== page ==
Together and Apart at Home: Vital Work of Rebuilding Together in National Healthy Homes Month
Home – a place of health and safety – has become more central than ever for most Americans, and increasingly for citizens across the globe amidst the COVID-19 pandemic. While some of us are together, many are apart from loved ones as we strive to avoid making others sick. A growing number of neighbors face health and safety risks they don’t have the financial resources to remedy in order to live safely at home. Among many legacies of racial injustice in our country, we see that racial residential segregation is linked with a variety of adverse health outcomes and underlying health conditions. Sadly, this means, according to the CDC, that Black and Latino Americans suffer a disproportionate number of COVID-19 illnesses and deaths.
A safe and healthy home is essential for our wellbeing and financial security. I recognize how lucky I am. For me, growing up in a family of eight with four bedrooms, one bathtub, and no dishwasher, home was crowded, with little personal space, and often an overflowing sink and mountains of laundry on the back porch that doubled as the entrance to the house.
Home also meant unlocked doors open to family and friends sharing that chaotic space and, whenever possible, a hot meal, heated discussion of the news of the day, and a family pet getting into mischief.
As my parents aged, divorced, and then reconnected to live on separate floors of the same duplex, home as a place of safety had new requirements. Now it included finding a way for my mother to get up and down stairs when she was wheelchair bound from terminal cancer, helping my father safely navigate his kitchen through the fog of the vision impairment of macular degeneration, and ensuring their arthritic hands could turn door handles for quick entry and exit in a neighborhood on the edge of gentrification.
Thankfully, I have a very handy brother who can fix almost anything and, for the things he can’t, he knows the people that he can trust to do it. And, as their kids, we’d pitch in when needed to cover those costs. But not everyone is so lucky.
A national survey of 5,914 people by FreddieMac found that almost a quarter of the respondents across demographic groups indicated they will need major renovations in order to stay in their current home for the rest of their lives. Among those, almost half expressed concerns about their ability to afford those anticipated renovations. Those modifications are even harder to complete for families of color who lack the equity in their home as a result of decades of discriminatory lending practices. The American Community Survey found Black homeownership rates dropped from 46.3% in 2000 to 41.2% in 2015. In 2018, that rate had barely progressed to 41.7%, compared to 72.2% for white Americans.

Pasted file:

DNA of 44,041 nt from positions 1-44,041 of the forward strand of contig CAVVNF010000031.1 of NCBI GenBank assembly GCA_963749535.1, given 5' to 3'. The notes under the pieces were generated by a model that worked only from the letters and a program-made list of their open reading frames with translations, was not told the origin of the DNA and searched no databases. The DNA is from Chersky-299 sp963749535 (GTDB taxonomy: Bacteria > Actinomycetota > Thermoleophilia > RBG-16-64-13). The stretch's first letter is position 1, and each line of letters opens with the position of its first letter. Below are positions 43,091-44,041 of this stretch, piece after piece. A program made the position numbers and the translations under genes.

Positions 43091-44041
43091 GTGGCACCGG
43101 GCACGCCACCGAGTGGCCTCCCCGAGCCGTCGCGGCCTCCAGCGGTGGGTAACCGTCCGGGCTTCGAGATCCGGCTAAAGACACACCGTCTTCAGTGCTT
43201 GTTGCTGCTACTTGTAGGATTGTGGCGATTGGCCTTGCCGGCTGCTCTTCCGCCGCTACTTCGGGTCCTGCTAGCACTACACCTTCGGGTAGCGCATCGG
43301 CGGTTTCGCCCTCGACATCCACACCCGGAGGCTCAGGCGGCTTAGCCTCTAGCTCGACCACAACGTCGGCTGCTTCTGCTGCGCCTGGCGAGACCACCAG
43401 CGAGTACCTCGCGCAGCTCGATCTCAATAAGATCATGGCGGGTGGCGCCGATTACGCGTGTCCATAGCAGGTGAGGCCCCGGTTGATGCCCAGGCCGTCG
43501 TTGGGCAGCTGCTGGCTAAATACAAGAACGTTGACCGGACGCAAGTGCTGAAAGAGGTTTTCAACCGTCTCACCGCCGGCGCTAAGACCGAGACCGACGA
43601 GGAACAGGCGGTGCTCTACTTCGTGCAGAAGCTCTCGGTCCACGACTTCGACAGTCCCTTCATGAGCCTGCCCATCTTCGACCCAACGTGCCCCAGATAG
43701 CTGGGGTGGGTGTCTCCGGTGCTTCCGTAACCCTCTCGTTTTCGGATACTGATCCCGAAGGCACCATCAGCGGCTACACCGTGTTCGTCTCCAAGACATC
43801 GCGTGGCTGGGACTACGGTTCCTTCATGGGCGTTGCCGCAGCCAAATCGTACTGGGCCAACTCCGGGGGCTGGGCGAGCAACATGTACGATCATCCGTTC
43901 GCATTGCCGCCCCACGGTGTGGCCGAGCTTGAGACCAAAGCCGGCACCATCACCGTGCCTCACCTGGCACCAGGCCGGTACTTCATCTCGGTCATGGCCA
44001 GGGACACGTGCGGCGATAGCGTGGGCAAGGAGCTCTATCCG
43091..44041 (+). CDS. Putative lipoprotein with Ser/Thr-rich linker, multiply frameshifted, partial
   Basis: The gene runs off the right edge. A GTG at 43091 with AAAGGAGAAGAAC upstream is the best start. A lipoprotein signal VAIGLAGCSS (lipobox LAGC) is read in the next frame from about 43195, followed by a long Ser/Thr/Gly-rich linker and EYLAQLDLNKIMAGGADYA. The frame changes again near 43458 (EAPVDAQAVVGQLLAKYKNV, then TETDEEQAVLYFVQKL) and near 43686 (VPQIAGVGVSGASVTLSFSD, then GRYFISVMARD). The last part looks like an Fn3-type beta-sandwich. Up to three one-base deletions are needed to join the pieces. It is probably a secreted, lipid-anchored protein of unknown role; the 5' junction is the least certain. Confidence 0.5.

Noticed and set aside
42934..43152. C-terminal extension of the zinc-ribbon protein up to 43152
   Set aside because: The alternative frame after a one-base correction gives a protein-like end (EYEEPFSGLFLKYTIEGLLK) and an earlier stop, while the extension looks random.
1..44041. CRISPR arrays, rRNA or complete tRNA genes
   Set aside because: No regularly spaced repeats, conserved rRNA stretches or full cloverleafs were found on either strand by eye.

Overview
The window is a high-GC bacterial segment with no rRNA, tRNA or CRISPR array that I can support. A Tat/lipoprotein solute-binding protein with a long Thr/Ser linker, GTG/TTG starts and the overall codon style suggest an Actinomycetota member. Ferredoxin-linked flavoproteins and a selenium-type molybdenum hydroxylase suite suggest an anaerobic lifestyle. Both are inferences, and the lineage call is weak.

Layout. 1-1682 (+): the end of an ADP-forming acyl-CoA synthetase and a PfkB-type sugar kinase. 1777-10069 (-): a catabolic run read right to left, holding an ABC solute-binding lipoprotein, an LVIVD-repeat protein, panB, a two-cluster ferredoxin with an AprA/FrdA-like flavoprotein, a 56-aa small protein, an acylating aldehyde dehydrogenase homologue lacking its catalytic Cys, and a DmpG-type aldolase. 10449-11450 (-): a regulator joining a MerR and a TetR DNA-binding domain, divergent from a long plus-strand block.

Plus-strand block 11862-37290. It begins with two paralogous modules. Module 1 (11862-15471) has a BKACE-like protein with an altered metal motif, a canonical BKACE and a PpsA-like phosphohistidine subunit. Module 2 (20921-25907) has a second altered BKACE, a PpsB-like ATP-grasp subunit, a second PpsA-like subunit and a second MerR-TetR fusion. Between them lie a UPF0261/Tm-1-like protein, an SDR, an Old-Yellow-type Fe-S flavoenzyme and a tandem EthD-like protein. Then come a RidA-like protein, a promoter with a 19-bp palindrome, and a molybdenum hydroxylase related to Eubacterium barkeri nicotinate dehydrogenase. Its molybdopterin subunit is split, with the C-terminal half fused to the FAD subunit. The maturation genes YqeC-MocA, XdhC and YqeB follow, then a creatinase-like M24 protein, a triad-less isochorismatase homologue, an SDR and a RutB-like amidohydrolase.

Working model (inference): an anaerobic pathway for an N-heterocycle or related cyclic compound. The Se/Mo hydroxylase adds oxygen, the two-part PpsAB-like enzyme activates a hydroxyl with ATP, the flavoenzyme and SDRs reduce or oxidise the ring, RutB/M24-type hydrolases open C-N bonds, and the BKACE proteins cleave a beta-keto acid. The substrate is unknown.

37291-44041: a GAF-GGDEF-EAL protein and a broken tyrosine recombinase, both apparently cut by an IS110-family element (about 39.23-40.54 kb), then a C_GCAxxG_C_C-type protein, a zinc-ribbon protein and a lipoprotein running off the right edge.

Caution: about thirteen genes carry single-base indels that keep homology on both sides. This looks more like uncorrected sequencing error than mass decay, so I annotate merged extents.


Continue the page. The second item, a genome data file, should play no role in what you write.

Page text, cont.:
Now as we see increasing job losses, more and more neighbors are facing dire circumstances where home repairs cannot be met on fixed incomes while juggling medical bills. Our Black neighbors, whose lack of home equity prevents them from borrowing funds and already have more underlying health disparities, are more vulnerable in this storm. People like Jewell, a resident of more than 40 years in her Nashville neighborhood, widowed with limited income and mobility. She struggled to stay warm in her deteriorating house and faced fall hazards as she tried to navigate torn carpeting and improvised wiring with extension cords until Rebuilding Together stepped in to provide free repairs.
Neighbors like Jewell who received repairs from Rebuilding Together are nearly three times as likely to report they can comfortably afford to age in place in their homes, compared to those who have not yet received repairs.
Helping people to live and age safely in place, to avoid the loss of family connections and community, and incur the significant and often prohibitive cost of moving to nursing care, is more important than ever. Preventing falls, providing ramps for freedom of movement and installing fire safety measures are the kinds of fundamental necessities Rebuilding Together provides our neighbors in need across the country.
These repairs, provided for free to the homeowners, help neighbors remain safely at home during these uncertain times. This is why I am proud to serve on the National Board of Rebuilding Together. I know my support is amplified many times over by the nearly 100,000 volunteers who show up and pitch in to help their neighbors and community.
While we all wrestle with how to stay healthy at home and navigate the changes brought on by COVID-19, we also have an opportunity to reinvest in our relationships with our neighbors and the strength of our communities. That hometown spirit of working together, while remaining apart, staying socially distant and washing our hands, is what will help us care for those at greatest risk and get through this epic challenge.
As I reflect on times of my own house filled with family and friends, and even fondly recall a sink full of dishes, I hope you will join me in supporting Rebuilding Together to help others do the same!